Ferrari Formula 1 team boss Mattia Binotto believes rivals’ assumptions over why it endured an off weekend in Austin is “completely wrong” and “not good for the sport”.

Prior to Ferrari’s apparent performance loss at the US Grand Prix, the FIA issued a technical directive ahead of the event regarding fuel flow measurements at the request of Red Bull.

This request was targeting the Italian outfit’s advantage in straight-line speed, with fellow teams questioning how Ferrari’s engine has developed such an edge, particularly over one lap.

Following the release of the technical directive, the team finished over 50 seconds off race winner Valtteri Bottas, leading to Max Verstappen insisting this was linked to the FIA’s clarification.

“I read and I heard a lot of comments this weekend about a technical directive and the impact on our cars,” Binotto said, as quoted by RACER.com.

“I heard comments at the end of the race, which I feel very disappointing. As a matter of fact, I believe yesterday we have been very close to the pole position as it has been in the last races.

“I think that Seb could have scored the pole yesterday, maybe he was a bit too much cautious in one corner.

“Charles had a clear problem in the morning, losing completely FP3, we fitted a downgrade on the engine in the car, and overall I think that looking at his performance in Q3 and what could have been done without the issue in the morning, I’m pretty sure that as well he was potentially in the fight for pole as well. So I don’t see where is the problem.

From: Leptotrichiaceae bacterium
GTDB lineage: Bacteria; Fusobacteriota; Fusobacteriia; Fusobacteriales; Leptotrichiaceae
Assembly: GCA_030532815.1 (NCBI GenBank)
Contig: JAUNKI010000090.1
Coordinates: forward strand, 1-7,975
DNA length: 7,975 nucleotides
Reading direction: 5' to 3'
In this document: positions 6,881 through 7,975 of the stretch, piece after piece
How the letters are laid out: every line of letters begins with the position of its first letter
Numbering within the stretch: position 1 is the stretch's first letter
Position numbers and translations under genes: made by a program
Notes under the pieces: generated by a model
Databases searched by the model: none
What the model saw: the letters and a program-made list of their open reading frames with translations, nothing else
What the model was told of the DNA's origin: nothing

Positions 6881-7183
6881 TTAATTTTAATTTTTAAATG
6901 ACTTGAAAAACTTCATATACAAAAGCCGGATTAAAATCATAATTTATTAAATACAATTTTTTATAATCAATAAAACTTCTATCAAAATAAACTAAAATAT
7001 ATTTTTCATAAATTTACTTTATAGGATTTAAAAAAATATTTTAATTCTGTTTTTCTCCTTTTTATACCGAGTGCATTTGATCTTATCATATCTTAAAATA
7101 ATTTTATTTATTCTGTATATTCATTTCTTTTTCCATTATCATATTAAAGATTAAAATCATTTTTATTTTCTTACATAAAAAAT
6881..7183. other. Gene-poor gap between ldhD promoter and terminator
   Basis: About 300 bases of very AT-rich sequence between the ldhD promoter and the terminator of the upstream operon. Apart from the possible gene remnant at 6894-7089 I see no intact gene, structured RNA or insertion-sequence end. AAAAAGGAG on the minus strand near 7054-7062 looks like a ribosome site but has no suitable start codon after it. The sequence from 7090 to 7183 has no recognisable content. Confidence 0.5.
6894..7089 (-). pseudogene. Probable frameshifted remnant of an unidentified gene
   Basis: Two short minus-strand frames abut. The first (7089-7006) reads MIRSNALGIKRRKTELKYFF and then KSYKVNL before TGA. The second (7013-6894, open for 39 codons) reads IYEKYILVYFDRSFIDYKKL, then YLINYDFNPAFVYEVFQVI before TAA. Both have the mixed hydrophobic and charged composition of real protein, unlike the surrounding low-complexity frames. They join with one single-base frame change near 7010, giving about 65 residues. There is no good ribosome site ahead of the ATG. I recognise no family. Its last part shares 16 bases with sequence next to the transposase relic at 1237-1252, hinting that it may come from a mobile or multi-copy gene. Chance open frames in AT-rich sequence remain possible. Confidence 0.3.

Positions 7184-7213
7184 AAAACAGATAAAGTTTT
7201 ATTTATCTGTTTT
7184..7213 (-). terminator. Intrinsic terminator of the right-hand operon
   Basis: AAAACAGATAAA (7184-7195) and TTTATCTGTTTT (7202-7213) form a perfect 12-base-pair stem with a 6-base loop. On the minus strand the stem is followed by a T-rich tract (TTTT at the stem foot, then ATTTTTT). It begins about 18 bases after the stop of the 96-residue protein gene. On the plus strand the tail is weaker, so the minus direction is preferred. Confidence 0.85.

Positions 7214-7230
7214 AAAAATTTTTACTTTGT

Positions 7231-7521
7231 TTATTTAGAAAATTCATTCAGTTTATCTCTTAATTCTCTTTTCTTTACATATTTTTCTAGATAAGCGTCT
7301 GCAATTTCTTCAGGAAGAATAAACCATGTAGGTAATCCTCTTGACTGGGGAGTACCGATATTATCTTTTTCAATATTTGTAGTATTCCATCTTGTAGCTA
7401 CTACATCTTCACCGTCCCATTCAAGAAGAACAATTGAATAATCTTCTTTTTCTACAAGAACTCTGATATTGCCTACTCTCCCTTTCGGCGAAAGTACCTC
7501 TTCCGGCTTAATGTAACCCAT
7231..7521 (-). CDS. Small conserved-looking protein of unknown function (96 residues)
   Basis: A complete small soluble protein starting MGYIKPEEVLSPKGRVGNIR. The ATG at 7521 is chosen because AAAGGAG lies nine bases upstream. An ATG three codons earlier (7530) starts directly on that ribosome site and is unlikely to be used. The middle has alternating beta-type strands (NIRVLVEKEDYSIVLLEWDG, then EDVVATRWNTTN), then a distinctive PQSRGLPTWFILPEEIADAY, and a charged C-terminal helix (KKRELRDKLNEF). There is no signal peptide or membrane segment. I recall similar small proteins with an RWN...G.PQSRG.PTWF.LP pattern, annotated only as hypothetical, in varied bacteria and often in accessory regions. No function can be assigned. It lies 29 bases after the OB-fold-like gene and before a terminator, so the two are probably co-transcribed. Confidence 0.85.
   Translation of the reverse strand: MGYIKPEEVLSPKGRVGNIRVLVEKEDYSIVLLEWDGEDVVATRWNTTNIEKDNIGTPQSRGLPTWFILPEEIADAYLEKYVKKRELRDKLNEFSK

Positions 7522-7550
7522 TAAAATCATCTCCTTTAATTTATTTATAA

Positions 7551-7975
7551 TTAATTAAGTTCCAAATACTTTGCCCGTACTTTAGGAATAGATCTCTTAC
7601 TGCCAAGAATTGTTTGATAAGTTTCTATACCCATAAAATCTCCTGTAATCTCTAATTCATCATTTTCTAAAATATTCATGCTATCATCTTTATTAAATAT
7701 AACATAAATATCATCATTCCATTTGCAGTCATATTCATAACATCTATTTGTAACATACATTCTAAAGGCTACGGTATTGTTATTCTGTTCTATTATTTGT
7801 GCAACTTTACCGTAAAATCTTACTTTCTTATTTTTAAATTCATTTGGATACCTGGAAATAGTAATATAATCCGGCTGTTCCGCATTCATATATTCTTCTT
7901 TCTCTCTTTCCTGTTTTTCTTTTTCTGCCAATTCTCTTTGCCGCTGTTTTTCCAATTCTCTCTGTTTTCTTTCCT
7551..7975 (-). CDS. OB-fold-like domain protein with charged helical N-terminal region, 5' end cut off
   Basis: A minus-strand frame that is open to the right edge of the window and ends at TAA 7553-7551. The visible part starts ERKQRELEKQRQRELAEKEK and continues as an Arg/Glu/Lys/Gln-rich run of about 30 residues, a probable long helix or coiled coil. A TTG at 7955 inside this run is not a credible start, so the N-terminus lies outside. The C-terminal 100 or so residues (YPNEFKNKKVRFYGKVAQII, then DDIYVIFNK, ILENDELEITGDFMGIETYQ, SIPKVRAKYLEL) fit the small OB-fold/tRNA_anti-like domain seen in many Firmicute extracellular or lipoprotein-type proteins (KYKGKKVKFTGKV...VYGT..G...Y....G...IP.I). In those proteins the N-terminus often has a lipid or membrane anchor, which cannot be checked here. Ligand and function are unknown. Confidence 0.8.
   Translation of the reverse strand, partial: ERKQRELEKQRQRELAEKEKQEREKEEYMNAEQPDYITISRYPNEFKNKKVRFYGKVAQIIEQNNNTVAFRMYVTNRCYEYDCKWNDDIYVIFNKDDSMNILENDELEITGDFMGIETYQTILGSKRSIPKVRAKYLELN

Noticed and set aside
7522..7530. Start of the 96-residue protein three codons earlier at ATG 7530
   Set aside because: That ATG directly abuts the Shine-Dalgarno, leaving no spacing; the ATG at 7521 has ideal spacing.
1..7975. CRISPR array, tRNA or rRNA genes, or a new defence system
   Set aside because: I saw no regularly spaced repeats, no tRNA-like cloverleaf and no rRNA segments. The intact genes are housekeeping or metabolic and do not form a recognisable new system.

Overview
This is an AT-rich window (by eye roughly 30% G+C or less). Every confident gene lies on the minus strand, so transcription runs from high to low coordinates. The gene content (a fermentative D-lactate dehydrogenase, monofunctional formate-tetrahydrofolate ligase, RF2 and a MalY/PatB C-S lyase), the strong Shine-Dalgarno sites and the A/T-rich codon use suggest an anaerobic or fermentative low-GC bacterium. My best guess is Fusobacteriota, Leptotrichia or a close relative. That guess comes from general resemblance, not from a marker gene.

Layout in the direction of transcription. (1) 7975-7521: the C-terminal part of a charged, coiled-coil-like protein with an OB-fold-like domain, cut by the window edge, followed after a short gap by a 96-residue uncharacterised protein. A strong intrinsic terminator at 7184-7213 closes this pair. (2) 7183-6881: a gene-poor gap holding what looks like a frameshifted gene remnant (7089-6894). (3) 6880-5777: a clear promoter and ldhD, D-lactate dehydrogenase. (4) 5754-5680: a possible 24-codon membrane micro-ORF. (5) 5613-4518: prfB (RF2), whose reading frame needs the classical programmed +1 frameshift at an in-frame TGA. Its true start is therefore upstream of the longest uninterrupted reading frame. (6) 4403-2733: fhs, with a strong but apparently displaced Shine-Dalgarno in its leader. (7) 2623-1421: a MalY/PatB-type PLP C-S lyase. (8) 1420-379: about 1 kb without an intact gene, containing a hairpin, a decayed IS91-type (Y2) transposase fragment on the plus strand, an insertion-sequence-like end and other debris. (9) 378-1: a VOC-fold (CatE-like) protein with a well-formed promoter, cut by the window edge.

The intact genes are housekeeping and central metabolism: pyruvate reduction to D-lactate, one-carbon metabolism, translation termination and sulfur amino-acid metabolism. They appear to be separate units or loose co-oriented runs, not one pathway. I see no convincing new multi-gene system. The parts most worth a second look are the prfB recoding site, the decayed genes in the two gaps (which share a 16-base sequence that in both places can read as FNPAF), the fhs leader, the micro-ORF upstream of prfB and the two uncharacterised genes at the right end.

“If we look at the race today, we may comment later on, but certainly the speed on the straights was not our issue, while we’ve got clear problems on the grip on the car first stint both drivers.

“Again it’s type of comments I feel are completely wrong. It’s not good for the sport and I think everybody should be a bit more cautious.”

Mercedes boss Toto Wolff revealed post-race data had shown Ferrari’s original advantage on the straights had shrunk noticeably in Austin.

On whether the technical directive could have an impact on Ferrari’s performance going forward, Binotto was unsure if this could be the case.

“Honestly we will look through the technical directive,” he added. “We have not done it this weekend in detail, we’ve seen I think it’s number 35 of the season.

“It’s a process where teams may ask clarification to the FIA, and the FIA is replying. Will it have impact in the race or qualifying? I don’t know, not able to answer you.”